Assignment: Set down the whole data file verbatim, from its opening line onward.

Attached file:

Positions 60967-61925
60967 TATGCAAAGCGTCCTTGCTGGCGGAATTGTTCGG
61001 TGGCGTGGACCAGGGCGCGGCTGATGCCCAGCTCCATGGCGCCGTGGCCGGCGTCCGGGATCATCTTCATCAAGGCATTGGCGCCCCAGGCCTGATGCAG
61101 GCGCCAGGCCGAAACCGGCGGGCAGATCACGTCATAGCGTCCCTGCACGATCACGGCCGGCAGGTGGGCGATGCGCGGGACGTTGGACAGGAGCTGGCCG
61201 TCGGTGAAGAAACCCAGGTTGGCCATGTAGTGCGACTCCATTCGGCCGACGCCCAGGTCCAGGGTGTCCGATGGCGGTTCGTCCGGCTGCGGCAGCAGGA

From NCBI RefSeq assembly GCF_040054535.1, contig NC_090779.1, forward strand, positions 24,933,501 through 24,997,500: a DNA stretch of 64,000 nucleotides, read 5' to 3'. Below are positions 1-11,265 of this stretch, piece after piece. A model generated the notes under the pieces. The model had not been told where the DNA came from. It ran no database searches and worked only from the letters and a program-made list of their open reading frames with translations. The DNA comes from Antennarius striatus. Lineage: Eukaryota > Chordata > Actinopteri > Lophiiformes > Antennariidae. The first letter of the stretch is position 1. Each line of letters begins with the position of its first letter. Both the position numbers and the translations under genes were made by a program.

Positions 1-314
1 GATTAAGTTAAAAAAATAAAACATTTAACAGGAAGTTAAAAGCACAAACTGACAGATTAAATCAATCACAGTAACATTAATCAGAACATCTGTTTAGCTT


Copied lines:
Positions 60967-61925
60967 TATGCAAAGCGTCCTTGCTGGCGGAATTGTTCGG
61001 TGGCGTGGACCAGGGCGCGGCTGATGCCCAGCTCCATGGCGCCGTGGCCGGCGTCCGGGATCATCTTCATCAAGGCATTGGCGCCCCAGGCCTGATGCAG
61101 GCGCCAGGCCGAAACCGGCGGGCAGATCACGTCATAGCGTCCCTGCACGATCACGGCCGGCAGGTGGGCGATGCGCGGGACGTTGGACAGGAGCTGGCCG
61201 TCGGTGAAGAAACCCAGGTTGGCCATGTAGTGCGACTCCATTCGGCCGACGCCCAGGTCCAGGGTGTCCGATGGCGGTTCGTCCGGCTGCGGCAGCAGGA

From NCBI RefSeq assembly GCF_040054535.1, contig NC_090779.1, forward strand, positions 24,933,501 through 24,997,500: a DNA stretch of 64,000 nucleotides, read 5' to 3'. Below are positions 1-11,265 of this stretch, piece after piece. A model generated the notes under the pieces. The model had not been told where the DNA came from. It ran no database searches and worked only from the letters and a program-made list of their open reading frames with translations. The DNA comes from Antennarius striatus. Lineage: Eukaryota > Chordata > Actinopteri > Lophiiformes > Antennariidae. The first letter of the stretch is position 1. Each line of letters begins with the position of its first letter. Both the position numbers and the translations under genes were made by a program.

Positions 1-314
1 GATTAAGTTAAAAAAATAAAACATTTAACAGGAAGTTAAAAGCACAAACTGACAGATTAAATCAATCACAGTAACATTAATCAGAACATCTGTTTAGCTT